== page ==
Saturday, October 21, 2023

The Rolling Stones - Hackney Diamonds

Well, the cover is a bit rubbish.  But as the saying goes, don’t judge a book by it’s cover – and in this case it's damn good advice.
Right from the opening bars of ‘Angry’, Hackney Diamonds grabs the attention.  Steve Jordan’s drums arrive like a whipcrack, swiftly following by a jagged, cross-cutting riff, while the bass - courtesy of either Woody or Keith - rumbles around with ominous intent.  Credit to producer Andrew Watt and everyone else on knob-twiddling duty – the sound is terrific.  Over all this Mick Jagger starts snapping and whining away in inimitable fashion, and it all clatters along most entertainingly, culminating in a very Stonesy cacophony of slashing, razor-like guitars and a shoutalong refrain.
The energy on display is impressive for a bunch of notoriously old geezers. ‘Bite My Head Off’, for example, is punch-in-the-face rock’n’roll, like they’ve taken jump leads to a song like ‘When

The Rolling Stones - Here comes trouble.

The Whip Comes Down’, say. Jagger jabs out the words in tandem with a juddering jackhammer of a riff, reinforced by heavy duty fuzz bass from some codger called McCartney, who even manages to wangle a little break of his own. There’s a scrabbling guitar solo too, as it careers along to a ragged finish. And they follow that with ‘Whole Wide World’, Jordan earning his corn with pounding drums as the foundation for a hacking, chopping riff.  The chorus also manages to sound plangent in the midst of this ruckus, but still has to compete with a violent, scything guitar solo.  Jagger’s Estuary English accent sounds a bit off kilter mind you, but who the fuck cares?
With ‘Mess It Up’ and ‘Live By The Sword’ they pull a couple of songs from the vaults with Charlie Watts behind the drums, and they’re both satisfying memorials. On the former Jagger calls time on some background noodling with a shout of “Come on!”, triggering jangling guitar chords as Charlie whacks out an irresistible four-on-the-floor dance beat.  There’s chunky bass from Andrew Watt, while Keef and Woody seem to have accepted an invitation to get funky, and Jagger flings some falsetto vocals around for a laugh. There’s a constant sense of “This sounds a bit like . . . “, but the reference points are elusive, and anyway it all sounds so fresh it’s not worth bothering about.  ‘Live By The Sword’ is a return to down and dirty riffing, with Elton John of all people turning up to do some ivory bashing.  Jagger gradually winds himself up to some good ol’ fashioned contemptuous sneering, and those two guitars get down to some squealing interplay, while Bill Wyman turns up on bass.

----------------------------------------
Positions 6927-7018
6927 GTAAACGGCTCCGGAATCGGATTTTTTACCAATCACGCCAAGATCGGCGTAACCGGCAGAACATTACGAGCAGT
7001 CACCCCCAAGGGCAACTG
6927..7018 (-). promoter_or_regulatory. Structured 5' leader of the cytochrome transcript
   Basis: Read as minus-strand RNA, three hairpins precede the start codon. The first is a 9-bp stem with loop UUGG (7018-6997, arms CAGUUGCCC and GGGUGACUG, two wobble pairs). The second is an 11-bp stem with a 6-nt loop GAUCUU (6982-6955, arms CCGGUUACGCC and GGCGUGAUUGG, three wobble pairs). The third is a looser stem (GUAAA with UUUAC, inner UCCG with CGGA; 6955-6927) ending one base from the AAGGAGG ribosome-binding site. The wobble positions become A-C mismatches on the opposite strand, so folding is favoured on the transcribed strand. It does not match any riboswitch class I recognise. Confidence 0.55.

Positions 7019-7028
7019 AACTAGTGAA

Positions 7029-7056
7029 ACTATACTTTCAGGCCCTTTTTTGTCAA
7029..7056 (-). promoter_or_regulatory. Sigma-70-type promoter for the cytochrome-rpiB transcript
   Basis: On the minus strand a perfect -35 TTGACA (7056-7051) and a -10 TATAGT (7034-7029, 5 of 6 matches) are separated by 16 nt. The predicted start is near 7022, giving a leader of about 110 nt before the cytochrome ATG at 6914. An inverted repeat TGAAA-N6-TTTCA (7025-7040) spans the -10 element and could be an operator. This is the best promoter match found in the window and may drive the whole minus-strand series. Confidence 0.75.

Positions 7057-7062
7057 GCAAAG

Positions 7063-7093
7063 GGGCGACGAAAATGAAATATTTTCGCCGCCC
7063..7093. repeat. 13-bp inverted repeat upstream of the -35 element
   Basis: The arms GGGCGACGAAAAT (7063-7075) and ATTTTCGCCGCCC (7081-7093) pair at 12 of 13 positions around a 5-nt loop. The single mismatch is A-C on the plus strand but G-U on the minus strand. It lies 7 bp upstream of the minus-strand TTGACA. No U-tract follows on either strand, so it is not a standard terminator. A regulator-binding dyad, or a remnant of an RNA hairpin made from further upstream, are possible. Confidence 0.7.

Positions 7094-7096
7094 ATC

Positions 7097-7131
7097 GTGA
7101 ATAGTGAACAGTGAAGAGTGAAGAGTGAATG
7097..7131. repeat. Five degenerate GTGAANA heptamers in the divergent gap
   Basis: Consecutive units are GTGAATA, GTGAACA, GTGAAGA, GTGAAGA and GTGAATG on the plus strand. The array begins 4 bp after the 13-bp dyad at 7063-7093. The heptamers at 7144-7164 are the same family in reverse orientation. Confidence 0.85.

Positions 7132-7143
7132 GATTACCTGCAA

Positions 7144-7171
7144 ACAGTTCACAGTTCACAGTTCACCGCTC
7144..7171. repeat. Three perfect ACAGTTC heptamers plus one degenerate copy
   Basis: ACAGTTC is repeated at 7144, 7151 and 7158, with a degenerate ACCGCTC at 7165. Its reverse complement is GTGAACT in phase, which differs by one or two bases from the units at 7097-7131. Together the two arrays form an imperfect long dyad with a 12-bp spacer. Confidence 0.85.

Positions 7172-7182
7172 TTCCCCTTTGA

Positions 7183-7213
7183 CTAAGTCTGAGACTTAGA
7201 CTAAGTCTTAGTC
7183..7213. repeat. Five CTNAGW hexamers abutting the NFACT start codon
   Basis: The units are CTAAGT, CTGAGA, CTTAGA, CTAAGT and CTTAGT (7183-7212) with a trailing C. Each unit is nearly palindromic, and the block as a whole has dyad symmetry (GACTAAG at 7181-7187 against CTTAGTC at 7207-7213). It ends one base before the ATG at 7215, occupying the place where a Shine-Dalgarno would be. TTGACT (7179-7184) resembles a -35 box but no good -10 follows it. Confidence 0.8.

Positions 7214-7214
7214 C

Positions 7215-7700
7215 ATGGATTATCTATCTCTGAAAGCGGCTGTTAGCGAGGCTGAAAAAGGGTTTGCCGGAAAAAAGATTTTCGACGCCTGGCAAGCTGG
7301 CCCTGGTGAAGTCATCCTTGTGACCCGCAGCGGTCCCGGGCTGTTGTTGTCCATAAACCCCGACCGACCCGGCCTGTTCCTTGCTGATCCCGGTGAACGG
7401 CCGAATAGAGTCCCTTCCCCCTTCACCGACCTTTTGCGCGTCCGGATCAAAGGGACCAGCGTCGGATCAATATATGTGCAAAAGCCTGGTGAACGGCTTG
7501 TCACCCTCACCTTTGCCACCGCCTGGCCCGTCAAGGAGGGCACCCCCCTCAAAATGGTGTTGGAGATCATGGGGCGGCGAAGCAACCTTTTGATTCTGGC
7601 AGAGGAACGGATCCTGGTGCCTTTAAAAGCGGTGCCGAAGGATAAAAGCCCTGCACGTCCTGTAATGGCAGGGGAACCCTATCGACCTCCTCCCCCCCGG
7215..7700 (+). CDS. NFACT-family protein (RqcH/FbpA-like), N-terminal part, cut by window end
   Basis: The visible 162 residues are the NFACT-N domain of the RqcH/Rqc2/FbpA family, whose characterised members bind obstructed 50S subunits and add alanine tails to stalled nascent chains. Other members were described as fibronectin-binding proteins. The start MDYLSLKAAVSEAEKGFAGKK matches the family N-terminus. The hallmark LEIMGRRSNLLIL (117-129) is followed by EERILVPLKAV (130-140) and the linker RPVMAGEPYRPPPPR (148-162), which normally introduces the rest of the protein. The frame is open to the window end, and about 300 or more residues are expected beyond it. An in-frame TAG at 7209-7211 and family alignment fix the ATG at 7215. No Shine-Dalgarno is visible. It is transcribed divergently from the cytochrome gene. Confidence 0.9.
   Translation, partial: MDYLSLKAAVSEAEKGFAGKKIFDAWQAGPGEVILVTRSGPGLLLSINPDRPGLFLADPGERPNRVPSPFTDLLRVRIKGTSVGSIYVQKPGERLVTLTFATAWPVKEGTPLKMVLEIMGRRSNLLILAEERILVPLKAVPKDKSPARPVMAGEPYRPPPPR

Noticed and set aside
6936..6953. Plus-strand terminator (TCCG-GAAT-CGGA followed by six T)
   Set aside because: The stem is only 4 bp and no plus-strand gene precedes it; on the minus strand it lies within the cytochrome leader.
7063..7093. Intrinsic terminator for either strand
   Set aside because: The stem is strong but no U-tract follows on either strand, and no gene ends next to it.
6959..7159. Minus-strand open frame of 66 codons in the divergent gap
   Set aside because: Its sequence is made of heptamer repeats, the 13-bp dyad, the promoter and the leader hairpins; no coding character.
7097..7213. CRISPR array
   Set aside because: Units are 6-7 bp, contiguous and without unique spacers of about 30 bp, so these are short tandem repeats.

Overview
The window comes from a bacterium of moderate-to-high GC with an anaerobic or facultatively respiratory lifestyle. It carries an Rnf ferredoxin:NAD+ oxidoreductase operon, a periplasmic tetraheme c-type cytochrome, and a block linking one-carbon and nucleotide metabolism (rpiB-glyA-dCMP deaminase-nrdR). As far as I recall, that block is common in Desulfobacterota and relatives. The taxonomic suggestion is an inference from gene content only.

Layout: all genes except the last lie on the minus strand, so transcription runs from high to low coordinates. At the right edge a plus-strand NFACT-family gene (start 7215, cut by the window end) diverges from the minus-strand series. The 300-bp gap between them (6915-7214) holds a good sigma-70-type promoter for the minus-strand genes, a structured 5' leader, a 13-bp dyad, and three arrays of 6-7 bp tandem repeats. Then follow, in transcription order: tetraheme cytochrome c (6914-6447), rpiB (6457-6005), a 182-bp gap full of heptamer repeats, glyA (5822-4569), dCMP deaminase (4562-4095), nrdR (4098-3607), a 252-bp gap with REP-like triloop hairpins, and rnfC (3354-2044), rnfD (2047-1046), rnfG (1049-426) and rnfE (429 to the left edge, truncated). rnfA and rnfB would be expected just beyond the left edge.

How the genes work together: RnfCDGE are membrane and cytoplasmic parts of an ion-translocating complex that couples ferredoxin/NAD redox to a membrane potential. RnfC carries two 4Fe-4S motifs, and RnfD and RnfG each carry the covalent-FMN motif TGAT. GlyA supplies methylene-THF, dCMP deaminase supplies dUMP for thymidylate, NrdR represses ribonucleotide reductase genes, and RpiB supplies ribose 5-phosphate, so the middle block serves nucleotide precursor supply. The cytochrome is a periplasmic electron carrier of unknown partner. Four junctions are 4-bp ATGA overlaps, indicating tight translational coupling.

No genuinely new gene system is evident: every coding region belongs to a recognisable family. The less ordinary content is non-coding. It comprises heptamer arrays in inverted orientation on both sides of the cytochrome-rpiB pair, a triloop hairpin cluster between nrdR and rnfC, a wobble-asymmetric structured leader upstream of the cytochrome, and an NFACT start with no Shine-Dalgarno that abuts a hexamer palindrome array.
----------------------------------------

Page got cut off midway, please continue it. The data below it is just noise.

They still find space to hark back to some other favoured avenues though.  ‘Depending On You’ is strum-along pseudo-country, with a neat lift-and-drop melody, Jagger resisting the temptation to go all cod-Americana with his vocal.  It’s elevated by sweeping strings and chiming piano, and all in all demonstrates that they still do this kinda thing better than most of yer latterday “Southern Rock” bands.  They also rediscover Dylan on the sparse and twangy ‘Dreamy Skies’, Jagger virtually channelling the old croaker as he moans that “That damn radio is all that I’ve got.  It just plays Hank Williams, and bad honky tonk.”  He also contributes some tootling melancholy harp, and I can imagine him and Keith grinning at each other as the last notes fall away, just because the music still does it for them.  Keith gets his own turn at the mic on the disarmingly simple ballad ‘Tell Me Straight’.  He’s not a great singer of course, but he still delivers the vocal with feeling, giving it a suitably wistful air.
The longest outing by far is ‘Sweet Sounds Of Heaven’, which opens with some barroom doodling on piano and guitar, before easing into a melody with distant echoes of ‘You Can’t Always Get You Want’.  Or maybe it’s 'Sweet Virginia'.  Or maybe . . . never mind.  Bit by bit it gathers angsty, gospelly momentum, Lady Gaga showing up to give Jagger some wailing company before horns and guitar fills roll up to raise the stakes further, and if they go back to that barroom for a breather it’s only to recharge their batteries for a final, soul-shaking assault.  Okay, so it doesn’t quite have the shocking, primal force of ‘Gimme Shelter’, but it’s still gripping stuff.
Along the way the deeper groove of ‘Get Close’ and the melodic twang of ‘Driving Me Too Hard’ don’t clear the high bar they’ve set on everything else, though they’re solid enough.  But when they close with a new take on Muddy Waters’ ‘Rolling Stone Blues’, going back to basics with hesitant, buzzing guitar and squawks of harp, and Jagger rolling back the years to moan’n’groan like his blues heroes, it’s a reminder of just how deep their roots go.
Old and gnarly they may be, but the Stones can still get some sap to rise now and then.  All that stuff about this maybe being their best album since Some Girls?  Who cares?  All I know is that Hackney Diamonds does, in fact, give me plenty satisfaction.
Hackney Diamonds is out now on Polydor Records.

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